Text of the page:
Mike Pence: US era of strategic patience with North Korea over

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Themorningbellbd.com desk, April 17: US Vice-President Mike Pence has said his country’s “era of strategic patience” with North Korea is over.

Mr Pence first made the remarks at the demilitarised zone (DMZ), the area dividing the two Koreas, during a visit to South Korea to reaffirm ties.

His visit comes amid escalated tensions on the peninsula, with heated rhetoric from both North Korea and the US.

He arrived in Seoul on Sunday hours after North Korea carried out a failed missile launch.

On Monday, the US and South Korea launched a joint air force military exercise to ensure readiness against North Korea, according to South Korean media.

Mr Pence, whose father served in the Korean War, visited the truce village of Panmunjom, where the war’s armistice was signed.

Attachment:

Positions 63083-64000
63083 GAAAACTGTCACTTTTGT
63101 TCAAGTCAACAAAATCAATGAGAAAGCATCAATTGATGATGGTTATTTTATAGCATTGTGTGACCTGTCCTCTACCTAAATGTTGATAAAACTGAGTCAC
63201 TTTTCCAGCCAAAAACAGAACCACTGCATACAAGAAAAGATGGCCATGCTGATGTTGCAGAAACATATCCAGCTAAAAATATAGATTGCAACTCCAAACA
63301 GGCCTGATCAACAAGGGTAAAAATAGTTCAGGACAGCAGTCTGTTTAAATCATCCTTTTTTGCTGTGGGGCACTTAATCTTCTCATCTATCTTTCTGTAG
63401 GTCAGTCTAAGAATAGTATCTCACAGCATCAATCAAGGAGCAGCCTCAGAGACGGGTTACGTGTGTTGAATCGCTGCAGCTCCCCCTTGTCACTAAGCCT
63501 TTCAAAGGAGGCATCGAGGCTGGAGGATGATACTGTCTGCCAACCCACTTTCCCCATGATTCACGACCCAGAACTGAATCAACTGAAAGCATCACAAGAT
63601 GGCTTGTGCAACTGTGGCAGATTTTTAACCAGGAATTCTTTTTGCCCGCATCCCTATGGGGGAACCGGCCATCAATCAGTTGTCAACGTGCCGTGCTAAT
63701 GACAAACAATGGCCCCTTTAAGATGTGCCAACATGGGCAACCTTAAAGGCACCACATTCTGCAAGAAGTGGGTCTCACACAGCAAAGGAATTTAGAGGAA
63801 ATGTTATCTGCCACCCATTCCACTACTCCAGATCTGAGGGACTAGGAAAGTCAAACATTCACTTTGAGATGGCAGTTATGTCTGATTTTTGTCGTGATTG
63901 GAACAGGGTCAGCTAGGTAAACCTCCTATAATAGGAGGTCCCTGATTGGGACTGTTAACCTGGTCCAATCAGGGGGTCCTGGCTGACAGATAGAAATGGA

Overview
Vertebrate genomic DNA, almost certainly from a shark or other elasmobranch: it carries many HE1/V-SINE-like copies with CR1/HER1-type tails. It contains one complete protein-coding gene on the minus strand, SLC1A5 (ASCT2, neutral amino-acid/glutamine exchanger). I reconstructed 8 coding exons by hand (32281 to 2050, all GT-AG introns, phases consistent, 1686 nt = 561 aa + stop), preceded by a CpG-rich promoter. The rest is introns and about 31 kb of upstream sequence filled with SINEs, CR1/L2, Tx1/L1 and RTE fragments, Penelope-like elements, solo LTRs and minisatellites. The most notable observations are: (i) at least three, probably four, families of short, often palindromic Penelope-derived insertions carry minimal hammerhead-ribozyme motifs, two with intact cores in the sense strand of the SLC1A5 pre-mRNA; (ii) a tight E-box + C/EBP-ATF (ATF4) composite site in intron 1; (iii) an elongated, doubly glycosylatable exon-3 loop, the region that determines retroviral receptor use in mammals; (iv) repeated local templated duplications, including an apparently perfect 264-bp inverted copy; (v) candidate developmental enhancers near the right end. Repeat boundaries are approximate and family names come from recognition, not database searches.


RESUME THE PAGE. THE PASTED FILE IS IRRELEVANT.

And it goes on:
Speaking alongside South Korea’s acting President Hwang Kyo-ahn later, he said North Korea had conducted nuclear and missile tests as the previous US administration had observed a policy of “strategic patience”, but this was now over.

“Just in the past two weeks, the world witnessed the strength and resolve of our new president in actions taken in Syria and Afghanistan,” Mr Pence said.

“North Korea would do well not to test his resolve or the strength of the armed forces of the United States in this region.”

He reiterated US support for South Korea, telling his host: “We are with you 100%.”

Mr Hwang hailed the early deployment of the controversial US missile defence system (known as Thaad) designed to protect against threats from North Korea.

The US vice-president said he was disappointed that China had taken retaliatory actions against South Korea in response to the move.

Mr Pence’s latest comments echoed those made by Secretary of State Rex Tillerson, who warned that pre-emptive military action was “on the table” when he visited the DMZ last month.

Russia’s Foreign Minister Sergei Lavrov said Moscow would not tolerate “missile adventures by Pyongyang” but a unilateral use of power by the US would be “a very risky course”.

Mr Pence earlier went to Camp Bonifas, a United Nations military compound near the DMZ.

Mr Pence is visiting South Korea, Japan, Indonesia and Australia on a 10-day Asia tour.

Source: Agencies